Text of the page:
Beauty queen Sherika De Armas’ death plunges Uruguay in grieftext_fields
New York: Sherika De Armas, who represented Uruguay in the 2015 Miss World competition, died at the age of 26.
The brunette beauty queen died last week after having battled cervical cancer for two years, New York Post reported.
De Armas’ family and friends paid emotional tribute to the departed beauty queen.
Miss Uruguay, Carla Romero, remembered De Armas as one of the most beautiful women she had ever met in her life, adding that she was ‘too evolved for this world’.
A close friend of De Armas’ wrote that she would remember her with ‘that beautiful glow’.
Death of the rising star has sent shockwaves in Uruguay with many pouring out their hearts on social media.
The beauty queen’s brother Mayk' De Armas emotionally asked the departed soul to ‘Fly high, little sister. Always and forever’.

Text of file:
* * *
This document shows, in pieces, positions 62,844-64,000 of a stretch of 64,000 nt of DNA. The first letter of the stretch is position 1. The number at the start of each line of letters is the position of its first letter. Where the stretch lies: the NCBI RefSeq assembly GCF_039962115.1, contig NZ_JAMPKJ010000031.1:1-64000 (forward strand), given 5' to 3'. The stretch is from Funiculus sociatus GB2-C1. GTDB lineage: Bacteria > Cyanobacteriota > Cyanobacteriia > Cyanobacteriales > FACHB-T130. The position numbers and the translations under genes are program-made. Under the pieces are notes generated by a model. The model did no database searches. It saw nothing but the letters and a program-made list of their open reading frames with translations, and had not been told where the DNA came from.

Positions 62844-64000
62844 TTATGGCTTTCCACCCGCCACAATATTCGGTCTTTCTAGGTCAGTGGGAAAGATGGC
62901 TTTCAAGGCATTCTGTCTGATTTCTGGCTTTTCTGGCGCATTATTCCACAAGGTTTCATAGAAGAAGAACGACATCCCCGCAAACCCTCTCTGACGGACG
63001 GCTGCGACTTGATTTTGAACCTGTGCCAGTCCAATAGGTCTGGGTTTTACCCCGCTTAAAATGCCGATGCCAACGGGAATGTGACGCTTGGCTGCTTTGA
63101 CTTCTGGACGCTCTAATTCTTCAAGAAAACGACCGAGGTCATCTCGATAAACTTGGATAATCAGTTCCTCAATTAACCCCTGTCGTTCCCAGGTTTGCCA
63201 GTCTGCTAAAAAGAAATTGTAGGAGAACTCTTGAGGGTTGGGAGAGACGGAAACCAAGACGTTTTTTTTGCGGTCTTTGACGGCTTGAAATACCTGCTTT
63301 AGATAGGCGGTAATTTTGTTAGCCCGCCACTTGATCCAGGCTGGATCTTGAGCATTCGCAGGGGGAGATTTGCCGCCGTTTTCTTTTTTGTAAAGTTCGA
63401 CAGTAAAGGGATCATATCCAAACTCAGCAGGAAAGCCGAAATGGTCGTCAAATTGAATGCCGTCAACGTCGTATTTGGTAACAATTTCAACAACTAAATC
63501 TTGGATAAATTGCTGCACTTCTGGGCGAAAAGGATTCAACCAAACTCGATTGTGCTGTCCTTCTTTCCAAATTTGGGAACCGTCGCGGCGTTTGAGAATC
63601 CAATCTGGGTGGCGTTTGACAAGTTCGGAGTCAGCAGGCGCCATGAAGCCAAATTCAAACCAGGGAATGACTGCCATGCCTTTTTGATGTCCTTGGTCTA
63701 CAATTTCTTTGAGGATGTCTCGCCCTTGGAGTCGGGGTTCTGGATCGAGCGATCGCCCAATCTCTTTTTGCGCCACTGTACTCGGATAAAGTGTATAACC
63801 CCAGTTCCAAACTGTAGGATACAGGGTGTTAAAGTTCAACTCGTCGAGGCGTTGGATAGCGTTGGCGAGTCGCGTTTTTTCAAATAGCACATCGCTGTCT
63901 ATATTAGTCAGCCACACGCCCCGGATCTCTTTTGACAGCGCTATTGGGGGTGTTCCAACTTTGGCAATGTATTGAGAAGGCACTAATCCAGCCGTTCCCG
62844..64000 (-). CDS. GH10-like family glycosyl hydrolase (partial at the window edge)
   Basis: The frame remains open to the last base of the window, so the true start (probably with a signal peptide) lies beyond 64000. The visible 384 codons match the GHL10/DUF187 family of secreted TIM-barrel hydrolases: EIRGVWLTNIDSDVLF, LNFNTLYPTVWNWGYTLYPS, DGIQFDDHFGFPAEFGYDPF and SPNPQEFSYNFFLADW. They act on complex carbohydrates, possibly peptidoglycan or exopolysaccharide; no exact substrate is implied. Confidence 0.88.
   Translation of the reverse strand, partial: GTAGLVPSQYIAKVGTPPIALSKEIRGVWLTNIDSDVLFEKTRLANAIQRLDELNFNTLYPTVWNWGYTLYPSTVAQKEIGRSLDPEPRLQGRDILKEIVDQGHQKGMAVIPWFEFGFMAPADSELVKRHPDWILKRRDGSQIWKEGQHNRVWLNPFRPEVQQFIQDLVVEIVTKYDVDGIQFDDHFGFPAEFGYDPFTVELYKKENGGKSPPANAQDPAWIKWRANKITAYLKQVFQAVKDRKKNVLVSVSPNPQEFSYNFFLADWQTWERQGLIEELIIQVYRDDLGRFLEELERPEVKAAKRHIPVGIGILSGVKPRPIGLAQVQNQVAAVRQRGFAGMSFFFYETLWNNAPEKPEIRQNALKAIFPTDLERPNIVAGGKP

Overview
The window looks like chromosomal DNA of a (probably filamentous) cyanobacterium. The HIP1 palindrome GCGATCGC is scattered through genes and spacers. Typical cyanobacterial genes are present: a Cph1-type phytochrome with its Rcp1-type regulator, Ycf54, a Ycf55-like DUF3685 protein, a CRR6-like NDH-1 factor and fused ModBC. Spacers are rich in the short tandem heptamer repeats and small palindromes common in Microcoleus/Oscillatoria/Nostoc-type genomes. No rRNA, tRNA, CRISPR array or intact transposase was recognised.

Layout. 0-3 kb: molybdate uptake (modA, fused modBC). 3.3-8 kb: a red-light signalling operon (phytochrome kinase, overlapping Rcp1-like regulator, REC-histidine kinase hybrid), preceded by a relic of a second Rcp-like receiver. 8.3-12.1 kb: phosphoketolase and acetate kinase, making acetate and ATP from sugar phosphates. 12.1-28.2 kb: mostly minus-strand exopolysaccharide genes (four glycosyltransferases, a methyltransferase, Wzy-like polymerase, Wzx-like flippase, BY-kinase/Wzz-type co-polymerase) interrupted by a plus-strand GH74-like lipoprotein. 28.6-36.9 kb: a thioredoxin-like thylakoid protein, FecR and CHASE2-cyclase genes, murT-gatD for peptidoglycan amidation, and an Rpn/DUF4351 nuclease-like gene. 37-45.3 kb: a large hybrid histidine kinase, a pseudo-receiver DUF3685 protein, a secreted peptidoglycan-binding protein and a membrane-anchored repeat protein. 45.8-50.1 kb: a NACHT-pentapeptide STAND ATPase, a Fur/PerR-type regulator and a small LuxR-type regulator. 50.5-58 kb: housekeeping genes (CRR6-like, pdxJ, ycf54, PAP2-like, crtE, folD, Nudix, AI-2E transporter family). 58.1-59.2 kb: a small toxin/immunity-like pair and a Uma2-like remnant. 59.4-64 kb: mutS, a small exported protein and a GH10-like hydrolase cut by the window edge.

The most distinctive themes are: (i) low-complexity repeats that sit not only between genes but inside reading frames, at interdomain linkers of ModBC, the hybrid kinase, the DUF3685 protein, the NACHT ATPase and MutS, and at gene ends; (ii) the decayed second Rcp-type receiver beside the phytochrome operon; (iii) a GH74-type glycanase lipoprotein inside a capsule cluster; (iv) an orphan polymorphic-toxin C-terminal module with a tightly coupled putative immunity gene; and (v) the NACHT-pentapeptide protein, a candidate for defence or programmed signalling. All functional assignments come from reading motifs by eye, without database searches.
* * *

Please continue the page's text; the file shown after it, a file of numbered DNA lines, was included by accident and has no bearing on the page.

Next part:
Miss Uruguay 2021, Lola de los Santos, said that she would remember De Armas’ support and affection for her, adding ‘your joy, the friends we shared and that remain with me today’.
The 26-year-old was "one of the only six 18-year-olds to compete" in the 2015 Miss World held in China.
Earlier she told NetUruguay that she always wanted to be a model no matter be it ‘a beauty model, an advertising model or a catwalk model’.
‘I like everything related to fashion and I think that within a beauty pageant, any girl's dream is to have the opportunity to participate in Miss Universe. I am very happy to be able to live this experience full of challenges,’ she was quoted as saying.
De Armas had a make-up line and sold personal care products, and took time off to work with the Perez Scremini Foundation, which treats children with cancer.
The World Health Organisation says Cervical cancer is the fourth most common cancer in women.
‘In 2018, an estimated 570,000 women were diagnosed with cervical cancer worldwide and about 311,000 women died from the disease. Effective primary (HPV vaccination) and secondary prevention approaches (screening for, and treating precancerous lesions) will prevent most cervical cancer cases,’ WHO website said.